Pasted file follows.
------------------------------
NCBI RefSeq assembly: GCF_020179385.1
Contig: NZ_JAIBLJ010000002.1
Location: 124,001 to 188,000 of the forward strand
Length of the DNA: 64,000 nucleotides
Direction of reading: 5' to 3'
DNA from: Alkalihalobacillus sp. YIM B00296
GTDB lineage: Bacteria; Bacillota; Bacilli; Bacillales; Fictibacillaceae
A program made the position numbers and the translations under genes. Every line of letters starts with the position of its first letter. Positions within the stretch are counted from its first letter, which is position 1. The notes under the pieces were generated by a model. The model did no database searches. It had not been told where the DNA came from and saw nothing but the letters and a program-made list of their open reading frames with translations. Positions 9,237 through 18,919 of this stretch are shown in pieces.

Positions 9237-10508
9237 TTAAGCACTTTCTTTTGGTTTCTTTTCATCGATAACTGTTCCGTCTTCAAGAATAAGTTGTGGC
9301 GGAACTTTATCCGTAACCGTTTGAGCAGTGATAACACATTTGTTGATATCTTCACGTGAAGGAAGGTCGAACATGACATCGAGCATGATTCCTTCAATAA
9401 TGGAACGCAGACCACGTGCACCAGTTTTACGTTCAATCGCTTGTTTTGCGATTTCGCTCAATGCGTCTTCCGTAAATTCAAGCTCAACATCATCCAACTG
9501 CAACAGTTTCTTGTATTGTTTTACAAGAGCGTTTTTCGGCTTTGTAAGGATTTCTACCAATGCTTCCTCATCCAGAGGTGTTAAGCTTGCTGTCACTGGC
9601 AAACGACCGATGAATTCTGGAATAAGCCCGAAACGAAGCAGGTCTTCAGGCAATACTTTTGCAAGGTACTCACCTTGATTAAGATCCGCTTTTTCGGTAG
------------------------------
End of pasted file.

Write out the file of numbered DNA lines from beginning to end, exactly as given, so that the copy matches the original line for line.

NCBI RefSeq assembly: GCF_020179385.1
Contig: NZ_JAIBLJ010000002.1
Location: 124,001 to 188,000 of the forward strand
Length of the DNA: 64,000 nucleotides
Direction of reading: 5' to 3'
DNA from: Alkalihalobacillus sp. YIM B00296
GTDB lineage: Bacteria; Bacillota; Bacilli; Bacillales; Fictibacillaceae
A program made the position numbers and the translations under genes. Every line of letters starts with the position of its first letter. Positions within the stretch are counted from its first letter, which is position 1. The notes under the pieces were generated by a model. The model did no database searches. It had not been told where the DNA came from and saw nothing but the letters and a program-made list of their open reading frames with translations. Positions 9,237 through 18,919 of this stretch are shown in pieces.

Positions 9237-10508
9237 TTAAGCACTTTCTTTTGGTTTCTTTTCATCGATAACTGTTCCGTCTTCAAGAATAAGTTGTGGC
9301 GGAACTTTATCCGTAACCGTTTGAGCAGTGATAACACATTTGTTGATATCTTCACGTGAAGGAAGGTCGAACATGACATCGAGCATGATTCCTTCAATAA
9401 TGGAACGCAGACCACGTGCACCAGTTTTACGTTCAATCGCTTGTTTTGCGATTTCGCTCAATGCGTCTTCCGTAAATTCAAGCTCAACATCATCCAACTG
9501 CAACAGTTTCTTGTATTGTTTTACAAGAGCGTTTTTCGGCTTTGTAAGGATTTCTACCAATGCTTCCTCATCCAGAGGTGTTAAGCTTGCTGTCACTGGC
9601 AAACGACCGATGAATTCTGGAATAAGCCCGAAACGAAGCAGGTCTTCAGGCAATACTTTTGCAAGGTACTCACCTTGATTAAGATCCGCTTTTTCGGTAG